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Introduction to Cox Regression. Kristin Sainani Ph.D. http://www.stanford.edu/~kcobb Stanford University Department of Health Research and Policy. History.

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introduction to cox regression

Introduction to Cox Regression

Kristin Sainani Ph.D.http://www.stanford.edu/~kcobbStanford UniversityDepartment of Health Research and Policy

history
History
  • “Regression Models and Life-Tables” by D.R. Cox, published in 1972, is one of the most frequently cited journal articles in statistics and medicine
  • Introduced “maximum partial likelihood”
cox regression vs logistic regression
Cox regression vs.logistic regression

Distinction between rate and proportion:

  • Incidence (hazard) rate: number of new cases of disease per population at-risk per unit time (or mortality rate, if outcome is death)
  • Cumulative incidence: proportion of new cases that develop in a given time period
cox regression vs logistic regression4
Cox regression vs.logistic regression

Distinction between hazard/rate ratio and odds ratio/risk ratio:

  • Hazard/rate ratio: ratio of incidence rates
  • Odds/risk ratio: ratio of proportions

By taking into account time, you are taking into account more information than just binary yes/no.

Gain power/precision.

Logistic regression aims to estimate the odds ratio; Cox regression aims to estimate the hazard ratio

example 1 study of publication bias
Example 1: Study of publication bias

By Kaplan-Meier methods

From: Publication bias: evidence of delayed publication in a cohort study of clinical research projects BMJ 1997;315:640-645 (13 September)

slide6

Table 4 Risk factors for time to publication using univariate Cox regression analysis

Characteristic

# not published

# published

Hazard ratio (95% CI)

 Null

29

23

1.00

Non-significant trend

16

4

0.39 (0.13 to 1.12)

Significant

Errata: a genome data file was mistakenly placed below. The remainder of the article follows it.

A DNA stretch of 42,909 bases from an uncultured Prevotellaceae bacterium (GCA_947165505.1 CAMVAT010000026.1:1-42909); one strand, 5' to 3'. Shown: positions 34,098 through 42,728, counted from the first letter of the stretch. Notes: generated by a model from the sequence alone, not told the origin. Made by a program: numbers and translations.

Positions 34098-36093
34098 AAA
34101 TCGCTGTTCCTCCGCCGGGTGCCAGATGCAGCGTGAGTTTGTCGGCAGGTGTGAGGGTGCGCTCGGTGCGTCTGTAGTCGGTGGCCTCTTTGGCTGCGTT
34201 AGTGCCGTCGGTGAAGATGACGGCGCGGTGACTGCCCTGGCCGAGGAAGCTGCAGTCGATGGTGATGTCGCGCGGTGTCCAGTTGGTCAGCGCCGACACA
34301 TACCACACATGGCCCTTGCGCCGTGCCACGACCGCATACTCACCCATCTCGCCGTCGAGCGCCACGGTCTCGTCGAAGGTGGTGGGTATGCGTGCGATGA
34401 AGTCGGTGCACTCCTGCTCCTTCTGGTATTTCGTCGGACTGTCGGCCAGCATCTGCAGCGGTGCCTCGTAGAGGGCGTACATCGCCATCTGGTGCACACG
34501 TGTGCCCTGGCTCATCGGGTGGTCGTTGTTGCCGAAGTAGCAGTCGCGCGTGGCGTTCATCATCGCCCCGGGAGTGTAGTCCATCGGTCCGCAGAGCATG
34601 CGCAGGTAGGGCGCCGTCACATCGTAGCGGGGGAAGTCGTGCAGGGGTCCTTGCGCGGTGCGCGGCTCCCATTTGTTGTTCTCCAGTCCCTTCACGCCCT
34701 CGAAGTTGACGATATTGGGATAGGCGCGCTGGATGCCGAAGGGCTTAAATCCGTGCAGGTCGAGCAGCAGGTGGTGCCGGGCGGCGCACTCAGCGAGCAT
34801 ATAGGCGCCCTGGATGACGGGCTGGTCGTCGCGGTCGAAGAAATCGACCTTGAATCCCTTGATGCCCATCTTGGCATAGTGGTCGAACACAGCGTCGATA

47

99

2.32 (1.47 to 3.66)

Interpretation: Significant results have a 2-fold higher incidence of publication compared to null results.

Univariate Cox regression

From: Publication bias: evidence of delayed publication in a cohort study of clinical research projects BMJ 1997;315:640-645 (13 September)

example 2 study of mortality in academy award winners for screenwriting
Example 2: Study of mortality in academy award winners for screenwriting

Kaplan-Meier methods

From: Longevity of screenwriters who win an academy award: longitudinal study BMJ 2001;323:1491-1496 ( 22-29 December )

slide8

Table 2. Death rates for screenwriters who have won an academy award.* Values are percentages (95% confidence intervals) and are adjusted for the factor indicated

HR=1.37; interpretation: 37% higher incidence of death for winners compared with nominees

Relative increase in death rate for winners

Basic analysis

37 (10 to 70)

Adjusted analysis

HR=1.35; interpretation: 35% higher incidence of death for winners compared with nominees even after adjusting for potential confounders

Demographic:

  Year of birth

32 (6 to 64)

  Sex

36 (10 to 69)

  Documented education

39 (12 to 73)

  All three factors

33 (7 to 65)

Professional:

  Film genre

37 (10 to 70)

  Total films

39 (12 to 73)

  Total four star films

40 (13 to 75)

  Total nominations

43 (14 to 79)

  Age at first film

36 (9 to 68)

  Age at first nomination

32 (6 to 64)

  All six factors

40 (11 to 76)

All nine factors

35 (7 to 70) 

characteristics of cox regression
Characteristics of Cox Regression
  • Does not require that you choose some particular probability model to represent survival times, and is therefore more robust than parametric methods discussed last week.
  • Semi-parametric

(recall: Kaplan-Meier is non-parametric; exponential and Weibull are parametric)

  • Can accommodate both discrete and continuous measures of event times
  • Easy to incorporate time-dependent covariates—covariates that may change in value over the course of the observation period
continuous predictors
Continuous predictors

E.g.: hmohiv dataset from the lab (higher age-group predicted worse outcome, but couldn’t be treated as continuous in KM, and magnitude not quantified):

Using Cox Regression

The estimated coefficient for Age in the HMOHIV dataset: =.092

HR=e.092=1.096

Interpretation: 9.6% increase in mortality rate for every 1-year older in age.

characteristics of cox regression continued
Characteristics of Cox Regression, continued
  • Cox models the effect of covariates on the hazard rate but leaves the baseline hazard rate unspecified.
  • Does NOT assume knowledge of absolute risk.
  • Estimates relative rather than absolute risk.
assumptions of cox regression
Assumptions of Cox Regression
  • Proportional hazards assumption: the hazard for any individual is a fixed proportion of the hazard for any other individual